-In December, a Justice Department lawyer launched a probe of an elementary school in Plano, Texas, that had stopped a fourth-grader from handing out candy canes with a religious message at school-sponsored holiday parties

-The religious unit has conducted at least six bias investigations triggered by complaints from a group of Christian lawyers in Texas known as the Liberty Legal Institute.

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And its not just about demolishing the Separation Clause in public schools. They also aren't above a little side action to try to take down the occasional heretic or unbeliever as well:


Based on another complaint, the department investigated a biology professor at Texas Tech University two years ago who would not write letters of recommendation for students unless they affirmed a belief in the theory of evolution.
The professor, Michael Dini, said he was seeking to ensure that his students understood "the central, unifying principle of biology." He agreed to modify his policy under pressure from the Justice Department, requiring that students be able to explain the theory of evolution rather than actually believe in it.

And now with a little bullying under their belt, and public outcry yet; they have trained their sights on a direct assault on the oldest and clearest part of the Separation Clause:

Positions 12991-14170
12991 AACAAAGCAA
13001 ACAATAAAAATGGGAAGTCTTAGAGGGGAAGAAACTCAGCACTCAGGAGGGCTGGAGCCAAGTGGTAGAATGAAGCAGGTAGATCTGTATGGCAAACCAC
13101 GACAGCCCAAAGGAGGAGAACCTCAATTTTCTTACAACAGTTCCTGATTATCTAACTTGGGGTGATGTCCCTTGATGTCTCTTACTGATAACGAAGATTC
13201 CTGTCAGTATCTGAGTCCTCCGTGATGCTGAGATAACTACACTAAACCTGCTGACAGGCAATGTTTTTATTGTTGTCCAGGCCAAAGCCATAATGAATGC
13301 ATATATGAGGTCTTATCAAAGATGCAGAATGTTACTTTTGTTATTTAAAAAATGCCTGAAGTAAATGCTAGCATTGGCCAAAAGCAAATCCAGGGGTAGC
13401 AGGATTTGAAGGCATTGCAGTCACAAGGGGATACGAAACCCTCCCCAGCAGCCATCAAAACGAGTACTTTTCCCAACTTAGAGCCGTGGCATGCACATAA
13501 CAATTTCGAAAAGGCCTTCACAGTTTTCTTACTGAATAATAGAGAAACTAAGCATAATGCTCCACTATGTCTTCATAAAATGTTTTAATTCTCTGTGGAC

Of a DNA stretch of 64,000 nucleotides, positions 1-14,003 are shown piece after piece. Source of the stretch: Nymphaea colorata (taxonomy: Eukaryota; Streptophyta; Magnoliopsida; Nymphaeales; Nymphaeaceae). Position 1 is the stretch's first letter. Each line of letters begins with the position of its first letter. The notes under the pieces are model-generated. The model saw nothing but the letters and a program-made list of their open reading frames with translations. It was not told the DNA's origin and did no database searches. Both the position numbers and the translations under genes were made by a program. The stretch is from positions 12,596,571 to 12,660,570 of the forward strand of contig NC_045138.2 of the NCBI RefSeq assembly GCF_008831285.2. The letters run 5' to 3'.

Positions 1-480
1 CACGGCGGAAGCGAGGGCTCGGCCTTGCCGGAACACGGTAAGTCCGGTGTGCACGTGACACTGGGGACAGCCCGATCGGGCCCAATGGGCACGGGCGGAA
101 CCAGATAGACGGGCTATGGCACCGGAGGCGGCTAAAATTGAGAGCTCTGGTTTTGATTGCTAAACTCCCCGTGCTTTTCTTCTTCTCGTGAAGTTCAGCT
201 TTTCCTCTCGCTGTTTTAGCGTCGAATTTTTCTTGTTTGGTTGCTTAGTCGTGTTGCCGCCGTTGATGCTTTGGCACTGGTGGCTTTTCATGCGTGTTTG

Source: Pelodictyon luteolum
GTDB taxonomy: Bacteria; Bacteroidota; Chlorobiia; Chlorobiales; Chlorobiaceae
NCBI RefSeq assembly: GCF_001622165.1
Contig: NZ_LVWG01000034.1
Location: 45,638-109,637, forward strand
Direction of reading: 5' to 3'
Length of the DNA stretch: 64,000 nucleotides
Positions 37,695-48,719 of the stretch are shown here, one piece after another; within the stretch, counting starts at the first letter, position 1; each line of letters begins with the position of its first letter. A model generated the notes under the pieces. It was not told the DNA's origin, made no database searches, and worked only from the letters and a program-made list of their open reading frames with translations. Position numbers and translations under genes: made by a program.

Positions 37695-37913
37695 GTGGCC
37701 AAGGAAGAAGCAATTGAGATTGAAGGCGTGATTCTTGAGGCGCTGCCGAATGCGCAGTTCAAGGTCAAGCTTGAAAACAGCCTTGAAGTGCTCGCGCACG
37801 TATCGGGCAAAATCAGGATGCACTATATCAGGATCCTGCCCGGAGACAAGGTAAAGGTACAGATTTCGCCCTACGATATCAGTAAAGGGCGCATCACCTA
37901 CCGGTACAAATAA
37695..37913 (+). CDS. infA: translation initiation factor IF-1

No direct government support for religious organizations.

the Salvation Army has become the perfect test case:


The Salvation Army case is the boldest initiative in the Justice Department's recent emphasis on religious rights. And the stakes go well beyond the old-line Christian charitable organization.
The department's position in the case -- that religious groups should be able to hire or fire people based on their religious views, even when administering publicly funded programs -- is a cornerstone of President Bush's faith-based initiative. The initiative is channeling hundreds of millions of U.S. taxpayer dollars to churches and other religious groups to deliver social services.

Although the Civil Rights Act of 1964 preserves the right of religious organizations to discriminate in hiring, it does not address the question of whether that applies to groups that accept public funds. That issue has not been legally resolved.


This is not the case of the local pastor of a church not wanting to hire a satan-worshipper as its groundskeeper. This is about a large and publicly funded agency wanting legal cover to carry out an evangelical agenda. Despite its name, until recently, the Salvation Army, has had little to do with religion, acting mainly as a private social service agency, which administered millions in taxpayer dollars:


In New York, the Salvation Army apparently had long operated without such entanglements, despite a history steeped in religious tradition. The international organization has provided social services to New Yorkers for decades. Its current contracts total about $50 million from the city and state of New York to provide foster care, HIV counseling and other services.

Then 2003 the Ameriban apparently seized control of the Charity and the Inquisition began:


In 2003, according to a lawsuit filed by more than a dozen workers in its Social Services for Children division, the Salvation Army began requiring employees to divulge information about their faiths, including the churches they attended and their ministers.